Eventually a second slip, blue this time, arrived. "We still have your oversize package", was the jist of the message. Emmett imagined weary postal workers still holding a huge box in their arms. Driving his car at a slow, deliberate pace, he wondered whether he would be disappointed with the contents of the delivery after such anticipation.

The lady behind the counter wore a dress the same colour as the Late Notice, as she called it. She watched suspiciously as he signed his name, then tottered to the back room to retrieve the unwanted package. She returned holding a small brown parcel, "Too small.", thought Emmett, "Not mine." But it was very much his now as the blue lady silently handed it to him, pointing to the address as if to dispel the doubt which must have showed on his face.

He left it in the back seat as he drove home. Usually Emmett would be home at this time of day, congratulating himself on aqcuiring a job which allowed him to leave the office at four p.m. and beat the intolerable rush hour traffic in a city where the vehicles outnumbered people 2 to 1. There was no escape now, so he resigned himself to the inevitable two-hour journey, most of which progressed a meter at a time. Two hours seemed much longer. Red light. The parcel was partially visible in the rearview mirror. He knew there was really no point in playing this silly game of mystery with himself, but the stereo in his car was broken, always had been. Opening the window was out of the question. This guessing game was the only diversion in his cramped, cracker-box car during that two-hour drive. Green light, go.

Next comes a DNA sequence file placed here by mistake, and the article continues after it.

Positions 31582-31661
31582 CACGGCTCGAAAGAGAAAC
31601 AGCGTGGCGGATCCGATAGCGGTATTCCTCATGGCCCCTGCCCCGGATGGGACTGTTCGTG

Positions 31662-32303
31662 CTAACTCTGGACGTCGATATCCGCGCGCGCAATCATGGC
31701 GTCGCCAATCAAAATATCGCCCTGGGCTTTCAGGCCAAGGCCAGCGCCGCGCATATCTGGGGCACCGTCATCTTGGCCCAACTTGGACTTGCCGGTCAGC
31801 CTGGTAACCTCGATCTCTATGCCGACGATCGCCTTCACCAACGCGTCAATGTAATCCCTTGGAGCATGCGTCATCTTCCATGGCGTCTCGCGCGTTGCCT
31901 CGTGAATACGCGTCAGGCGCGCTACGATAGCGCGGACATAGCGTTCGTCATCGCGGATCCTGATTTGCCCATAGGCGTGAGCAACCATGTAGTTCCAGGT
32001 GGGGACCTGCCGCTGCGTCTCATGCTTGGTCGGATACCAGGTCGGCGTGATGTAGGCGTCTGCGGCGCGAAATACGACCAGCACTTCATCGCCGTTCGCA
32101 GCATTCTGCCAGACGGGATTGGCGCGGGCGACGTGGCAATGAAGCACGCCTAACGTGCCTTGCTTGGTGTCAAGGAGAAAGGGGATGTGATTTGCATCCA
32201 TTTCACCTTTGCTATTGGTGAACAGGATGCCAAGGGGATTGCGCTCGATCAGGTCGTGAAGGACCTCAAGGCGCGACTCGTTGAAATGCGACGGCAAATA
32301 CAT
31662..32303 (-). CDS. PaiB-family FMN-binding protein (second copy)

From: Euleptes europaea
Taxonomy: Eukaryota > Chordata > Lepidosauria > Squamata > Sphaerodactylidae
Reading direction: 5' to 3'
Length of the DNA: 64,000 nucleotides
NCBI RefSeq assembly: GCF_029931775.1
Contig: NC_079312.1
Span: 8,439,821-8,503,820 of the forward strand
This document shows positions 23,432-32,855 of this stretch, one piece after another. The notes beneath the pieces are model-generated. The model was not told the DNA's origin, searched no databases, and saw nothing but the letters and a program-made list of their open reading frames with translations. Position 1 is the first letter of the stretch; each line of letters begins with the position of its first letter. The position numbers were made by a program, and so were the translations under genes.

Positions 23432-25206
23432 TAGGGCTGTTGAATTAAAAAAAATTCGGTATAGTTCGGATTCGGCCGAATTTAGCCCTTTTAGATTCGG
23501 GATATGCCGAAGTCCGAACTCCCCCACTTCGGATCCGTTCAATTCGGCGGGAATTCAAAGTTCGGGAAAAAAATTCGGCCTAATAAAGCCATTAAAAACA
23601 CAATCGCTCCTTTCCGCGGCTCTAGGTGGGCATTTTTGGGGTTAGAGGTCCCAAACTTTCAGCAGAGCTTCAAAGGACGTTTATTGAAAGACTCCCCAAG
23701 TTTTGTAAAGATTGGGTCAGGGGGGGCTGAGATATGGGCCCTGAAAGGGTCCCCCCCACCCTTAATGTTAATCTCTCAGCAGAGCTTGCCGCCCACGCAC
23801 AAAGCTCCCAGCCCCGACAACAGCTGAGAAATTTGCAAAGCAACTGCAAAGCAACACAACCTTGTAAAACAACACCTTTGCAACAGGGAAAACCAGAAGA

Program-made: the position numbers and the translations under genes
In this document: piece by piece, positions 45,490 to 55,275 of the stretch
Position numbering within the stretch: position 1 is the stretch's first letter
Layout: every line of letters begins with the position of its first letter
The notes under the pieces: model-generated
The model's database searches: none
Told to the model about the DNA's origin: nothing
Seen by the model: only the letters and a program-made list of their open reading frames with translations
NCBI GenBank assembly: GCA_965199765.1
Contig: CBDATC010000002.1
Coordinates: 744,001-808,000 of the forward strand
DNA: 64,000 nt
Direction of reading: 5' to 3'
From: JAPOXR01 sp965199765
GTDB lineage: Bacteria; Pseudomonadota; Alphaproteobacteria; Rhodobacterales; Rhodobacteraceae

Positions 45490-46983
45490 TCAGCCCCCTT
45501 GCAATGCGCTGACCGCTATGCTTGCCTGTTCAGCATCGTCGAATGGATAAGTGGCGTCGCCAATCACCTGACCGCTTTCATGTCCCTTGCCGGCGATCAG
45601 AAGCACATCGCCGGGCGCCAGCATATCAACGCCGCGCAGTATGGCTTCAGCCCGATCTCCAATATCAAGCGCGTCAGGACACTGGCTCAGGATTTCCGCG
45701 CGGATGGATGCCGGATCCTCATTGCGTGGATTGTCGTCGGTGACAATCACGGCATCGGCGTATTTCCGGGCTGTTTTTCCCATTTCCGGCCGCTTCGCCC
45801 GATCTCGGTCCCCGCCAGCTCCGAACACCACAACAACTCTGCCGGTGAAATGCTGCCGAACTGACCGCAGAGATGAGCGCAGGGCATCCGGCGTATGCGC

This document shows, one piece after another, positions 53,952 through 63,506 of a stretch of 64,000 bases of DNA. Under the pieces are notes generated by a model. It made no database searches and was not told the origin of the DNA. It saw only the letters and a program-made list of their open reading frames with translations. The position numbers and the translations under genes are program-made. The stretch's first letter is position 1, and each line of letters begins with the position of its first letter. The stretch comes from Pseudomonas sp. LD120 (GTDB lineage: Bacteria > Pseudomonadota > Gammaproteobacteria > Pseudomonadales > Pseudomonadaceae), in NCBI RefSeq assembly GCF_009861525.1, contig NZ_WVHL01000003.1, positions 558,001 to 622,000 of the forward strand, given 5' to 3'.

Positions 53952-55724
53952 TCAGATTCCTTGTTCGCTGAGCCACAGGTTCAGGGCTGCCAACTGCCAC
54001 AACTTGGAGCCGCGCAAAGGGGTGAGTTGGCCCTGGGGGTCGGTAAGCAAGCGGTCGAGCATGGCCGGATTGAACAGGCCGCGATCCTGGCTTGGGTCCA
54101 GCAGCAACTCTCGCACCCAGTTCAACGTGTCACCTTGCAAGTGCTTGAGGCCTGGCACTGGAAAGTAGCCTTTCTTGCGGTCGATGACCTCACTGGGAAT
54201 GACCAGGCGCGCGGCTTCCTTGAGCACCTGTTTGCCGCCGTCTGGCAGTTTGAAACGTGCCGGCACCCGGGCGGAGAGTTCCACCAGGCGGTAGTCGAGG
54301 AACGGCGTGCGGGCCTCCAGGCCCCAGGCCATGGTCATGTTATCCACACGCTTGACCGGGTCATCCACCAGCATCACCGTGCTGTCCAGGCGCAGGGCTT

By the time he arrived home he had flipped through his personal yellow pages of memory and found no answers. Friends? None. None that wrap brown paper packages with yellow string tied in a neat bow. There was always family, but that was impossible. No one knew where he lived.

He sat down on the only visible chair next to the TV and looked around him. Scissors. The disorder of Emmett's living room was the sort for which the only method he had of finding anything was to keep a 3-D map in his mind of everything piled from the floor up. Then when a certain object needed retrieval, say, TV remote (smooth, rectangle) or missing grey sock (furry, small) he'd picture it, catch his breath and dive belly and fists first till his experienced fingers snagged on a possible target. Years of practice had enabled Emmett to find even missing buttons in the dark and he took a certain pride in this. Scissors. (hard, cool) Breathe, dive.


to be continued...

1 Comment:

  1. Carlos said...
    Please untie the package… we want to know the contents.

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